I thought that ought to be clarified.

This past week-end on Meet the Press, two members of the panel – former NYC Mayor Rudy Guiliani and MSNBC host Eric Michael Dyson – got into an argument discussing Ferguson, the police, and violence in the black community.  Giuliani made the point that 93% of blacks who are murdered are killed by other blacks, stating that scenarios that involve police officers shooting black people are the exception.  (And this doesn’t even take into account whether police response was self-defense and therefore warranted, which was not addressed in this short clip.)

Dyson claimed that police need to be held to a different standard, since they are agents of the state sworn to uphold the law.  He also said that “[m]ost black people who commit crimes against other black people go to jail.”

As to the first point, while it’s true that the police take an oath as part of their professional duty, it’s absurd to claim that regular citizens are somehow less obligated to obey the law.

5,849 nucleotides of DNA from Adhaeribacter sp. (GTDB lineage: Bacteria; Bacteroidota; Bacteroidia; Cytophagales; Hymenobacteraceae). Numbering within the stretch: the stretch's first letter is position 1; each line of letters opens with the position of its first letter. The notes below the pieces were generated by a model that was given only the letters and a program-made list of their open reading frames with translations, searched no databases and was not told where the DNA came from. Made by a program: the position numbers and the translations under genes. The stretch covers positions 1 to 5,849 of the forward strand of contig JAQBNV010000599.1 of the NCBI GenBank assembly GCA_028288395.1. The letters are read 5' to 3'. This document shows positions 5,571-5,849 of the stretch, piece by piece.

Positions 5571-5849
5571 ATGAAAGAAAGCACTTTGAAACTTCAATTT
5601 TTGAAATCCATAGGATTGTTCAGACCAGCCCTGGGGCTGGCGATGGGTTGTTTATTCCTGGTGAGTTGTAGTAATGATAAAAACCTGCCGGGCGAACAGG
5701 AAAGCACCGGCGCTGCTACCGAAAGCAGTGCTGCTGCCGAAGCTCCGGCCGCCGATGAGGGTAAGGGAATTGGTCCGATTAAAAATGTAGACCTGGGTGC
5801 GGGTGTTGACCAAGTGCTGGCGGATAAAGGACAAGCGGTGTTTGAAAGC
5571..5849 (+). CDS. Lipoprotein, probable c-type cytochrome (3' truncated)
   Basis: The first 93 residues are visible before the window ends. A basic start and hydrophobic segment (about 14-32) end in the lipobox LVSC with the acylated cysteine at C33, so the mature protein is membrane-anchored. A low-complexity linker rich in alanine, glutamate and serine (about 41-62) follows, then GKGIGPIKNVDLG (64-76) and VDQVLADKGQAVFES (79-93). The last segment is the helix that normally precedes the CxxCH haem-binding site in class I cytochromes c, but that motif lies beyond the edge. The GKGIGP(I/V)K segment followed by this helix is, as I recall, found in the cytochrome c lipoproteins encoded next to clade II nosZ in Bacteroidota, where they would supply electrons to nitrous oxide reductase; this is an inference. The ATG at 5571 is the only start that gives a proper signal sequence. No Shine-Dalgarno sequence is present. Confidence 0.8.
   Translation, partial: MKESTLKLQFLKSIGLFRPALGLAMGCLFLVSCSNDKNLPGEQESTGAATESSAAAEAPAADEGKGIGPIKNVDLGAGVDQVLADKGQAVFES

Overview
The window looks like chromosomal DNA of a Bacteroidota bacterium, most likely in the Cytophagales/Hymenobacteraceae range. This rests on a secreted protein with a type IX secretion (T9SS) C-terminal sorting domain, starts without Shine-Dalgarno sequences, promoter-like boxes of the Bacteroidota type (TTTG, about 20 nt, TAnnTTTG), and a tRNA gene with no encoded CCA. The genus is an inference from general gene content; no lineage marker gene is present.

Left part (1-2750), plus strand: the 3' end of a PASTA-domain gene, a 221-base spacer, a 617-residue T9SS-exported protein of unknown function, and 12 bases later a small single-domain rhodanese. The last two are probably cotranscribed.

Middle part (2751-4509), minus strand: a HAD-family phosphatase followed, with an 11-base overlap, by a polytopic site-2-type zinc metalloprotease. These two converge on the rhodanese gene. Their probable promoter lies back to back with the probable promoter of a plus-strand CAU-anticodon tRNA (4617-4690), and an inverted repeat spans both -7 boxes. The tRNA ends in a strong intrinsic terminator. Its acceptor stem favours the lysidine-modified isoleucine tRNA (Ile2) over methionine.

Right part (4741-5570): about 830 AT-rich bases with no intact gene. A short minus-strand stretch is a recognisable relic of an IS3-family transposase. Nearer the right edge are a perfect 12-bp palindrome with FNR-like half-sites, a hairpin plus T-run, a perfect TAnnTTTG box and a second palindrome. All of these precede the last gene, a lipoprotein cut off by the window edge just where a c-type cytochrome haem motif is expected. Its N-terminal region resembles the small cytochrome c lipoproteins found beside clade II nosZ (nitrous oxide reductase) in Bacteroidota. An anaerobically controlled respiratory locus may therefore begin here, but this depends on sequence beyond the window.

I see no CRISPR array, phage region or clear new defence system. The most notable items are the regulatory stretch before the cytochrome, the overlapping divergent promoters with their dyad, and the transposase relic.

As to Dyson’s second claim, I will focus on murder, since that is the issue at hand in Ferguson.

Not only are most murders in the black community being committed by other black people, but a vast number of murderers do not go to jail.  That’s because the murderer is never caught.  Or if law enforcement has a high suspicion of who the murderer is, the prosecution cannot bring the case to trial because no witnesses will come forward to testify.

And why is that?

There are multiple factors that impact how successful law enforcement is in identifying murderers, arresting them, and getting convictions.  One factor is that murders often occur in communities where gangs are prevalent.  Witnesses are often afraid to speak up and unwilling to cooperate with the police.  As a result, killers roam free.

Poynter reports:

The Scripps Howard News Service spent a year plowing through FBI statistics and learned that in many of America’s cities, fewer than half of all murder cases are solved. At least 6,000 a year go unsolved…. (snip)